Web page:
Enforcement: Council of Ministers

The European transport ministers underlined the importance of traffic law enforcement in their "Verona Charter" adopted at an informal Council meeting on 23-24 October 2003. They agreed on the need to promote in their countries a comprehensive road safety policy based on, among others,

"undertaking to effectively enforce those rules which … have been shown to have the greatest effect in terms of reducing the number and severity of road accidents, for example those pertaining to speed limits, driving under the influence of alcohol and/or drugs, the wearing of safety belts and of crash helmets, even if the stricter enforcement of those rules may initially prove unpopular. In this regard, increased compliance with the law may be obtained through a combination of information, guidance and enforcement" (Council conclusions of 5 December 2003)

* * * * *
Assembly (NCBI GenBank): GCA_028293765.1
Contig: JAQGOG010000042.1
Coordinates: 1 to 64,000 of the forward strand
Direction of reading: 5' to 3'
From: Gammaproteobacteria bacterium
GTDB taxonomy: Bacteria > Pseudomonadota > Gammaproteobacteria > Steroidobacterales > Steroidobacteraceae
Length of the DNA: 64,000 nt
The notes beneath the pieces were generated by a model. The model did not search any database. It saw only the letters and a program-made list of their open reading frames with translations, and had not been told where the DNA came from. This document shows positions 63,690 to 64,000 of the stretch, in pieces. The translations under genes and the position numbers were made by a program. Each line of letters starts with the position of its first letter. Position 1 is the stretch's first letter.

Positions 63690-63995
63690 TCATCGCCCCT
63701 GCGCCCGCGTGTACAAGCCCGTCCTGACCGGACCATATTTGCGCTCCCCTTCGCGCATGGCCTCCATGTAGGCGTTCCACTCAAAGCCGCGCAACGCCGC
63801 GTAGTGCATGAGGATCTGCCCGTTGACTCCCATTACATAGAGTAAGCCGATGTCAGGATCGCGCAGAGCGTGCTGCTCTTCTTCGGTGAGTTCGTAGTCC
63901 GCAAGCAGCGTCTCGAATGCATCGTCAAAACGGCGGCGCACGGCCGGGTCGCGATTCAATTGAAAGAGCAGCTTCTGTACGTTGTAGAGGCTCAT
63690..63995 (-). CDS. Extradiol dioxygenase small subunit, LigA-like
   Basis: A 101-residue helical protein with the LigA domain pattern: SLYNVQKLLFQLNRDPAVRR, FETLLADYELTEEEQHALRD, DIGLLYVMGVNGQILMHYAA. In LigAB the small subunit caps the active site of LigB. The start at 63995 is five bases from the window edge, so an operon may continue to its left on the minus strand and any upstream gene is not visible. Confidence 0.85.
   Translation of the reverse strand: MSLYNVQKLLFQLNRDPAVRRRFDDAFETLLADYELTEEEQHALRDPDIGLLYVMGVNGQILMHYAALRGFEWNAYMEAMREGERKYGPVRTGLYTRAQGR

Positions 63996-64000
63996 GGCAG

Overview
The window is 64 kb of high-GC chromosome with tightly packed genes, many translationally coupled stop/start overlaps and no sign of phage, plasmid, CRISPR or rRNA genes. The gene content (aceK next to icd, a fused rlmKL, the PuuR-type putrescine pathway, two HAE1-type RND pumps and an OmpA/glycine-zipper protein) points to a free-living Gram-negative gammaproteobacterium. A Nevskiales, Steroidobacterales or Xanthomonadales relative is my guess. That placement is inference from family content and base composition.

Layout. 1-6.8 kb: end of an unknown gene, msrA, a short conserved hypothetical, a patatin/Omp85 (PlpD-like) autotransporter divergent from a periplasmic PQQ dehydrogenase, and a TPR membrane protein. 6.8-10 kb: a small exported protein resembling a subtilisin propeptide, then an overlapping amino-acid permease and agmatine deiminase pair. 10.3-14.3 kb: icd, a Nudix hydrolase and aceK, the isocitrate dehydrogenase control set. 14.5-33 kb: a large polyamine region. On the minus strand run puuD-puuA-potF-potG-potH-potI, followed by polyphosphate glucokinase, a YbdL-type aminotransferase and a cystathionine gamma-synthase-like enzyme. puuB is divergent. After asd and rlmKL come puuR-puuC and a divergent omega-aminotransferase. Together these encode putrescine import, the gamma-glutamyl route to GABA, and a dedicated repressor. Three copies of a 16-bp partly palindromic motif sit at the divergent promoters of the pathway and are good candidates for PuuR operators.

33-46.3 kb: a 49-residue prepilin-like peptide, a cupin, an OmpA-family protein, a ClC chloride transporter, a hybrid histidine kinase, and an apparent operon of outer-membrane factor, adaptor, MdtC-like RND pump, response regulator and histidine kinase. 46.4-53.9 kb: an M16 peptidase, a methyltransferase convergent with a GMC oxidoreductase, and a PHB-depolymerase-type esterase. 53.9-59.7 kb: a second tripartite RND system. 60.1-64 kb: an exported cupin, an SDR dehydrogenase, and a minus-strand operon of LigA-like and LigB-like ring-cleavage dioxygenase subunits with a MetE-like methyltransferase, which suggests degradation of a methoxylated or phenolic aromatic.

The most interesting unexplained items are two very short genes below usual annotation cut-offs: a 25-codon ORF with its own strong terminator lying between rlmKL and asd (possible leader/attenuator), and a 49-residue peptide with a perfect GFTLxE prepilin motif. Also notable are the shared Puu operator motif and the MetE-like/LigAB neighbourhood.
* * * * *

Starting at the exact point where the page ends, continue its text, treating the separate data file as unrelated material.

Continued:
On 25-26 October 2004, the Ministers gathered again in Verona for an informal meeting on road safety. In their conclusions they recognised the need for "a common and unrelenting effort" to enforce traffic safety regulations. Ministers also supported the role that vehicle technologies had to play, highlighting automatic speed control, warning or limiting devices, alcohol locks and seat belt reminders. Importance was also attached to the need to strengthen cross-border enforcement with the introduction of "a European-wide system of collaboration". Moreover, Ministers stressed the essential need for "data collection and distribution for effective enforcement". See Council conclusions of 25-26 October 2004.

The third ministerial Verona road safety conference took place from 4-5 November 2005. Transport Ministers pledged to improve the exchange of good practice. They adopted conclusions in which they committed to promote road safety policies in their respective countries based notably on improving driver training, provisional driving licences for young drivers and additional training for repeat offenders. The conclusions also put emphasis on tougher sanctions. However, there was no follow-up of last year’s strong commitment to enforcement which formed part of the Verona Council conclusions in 2004. Click here to find the Verona Conclusions.

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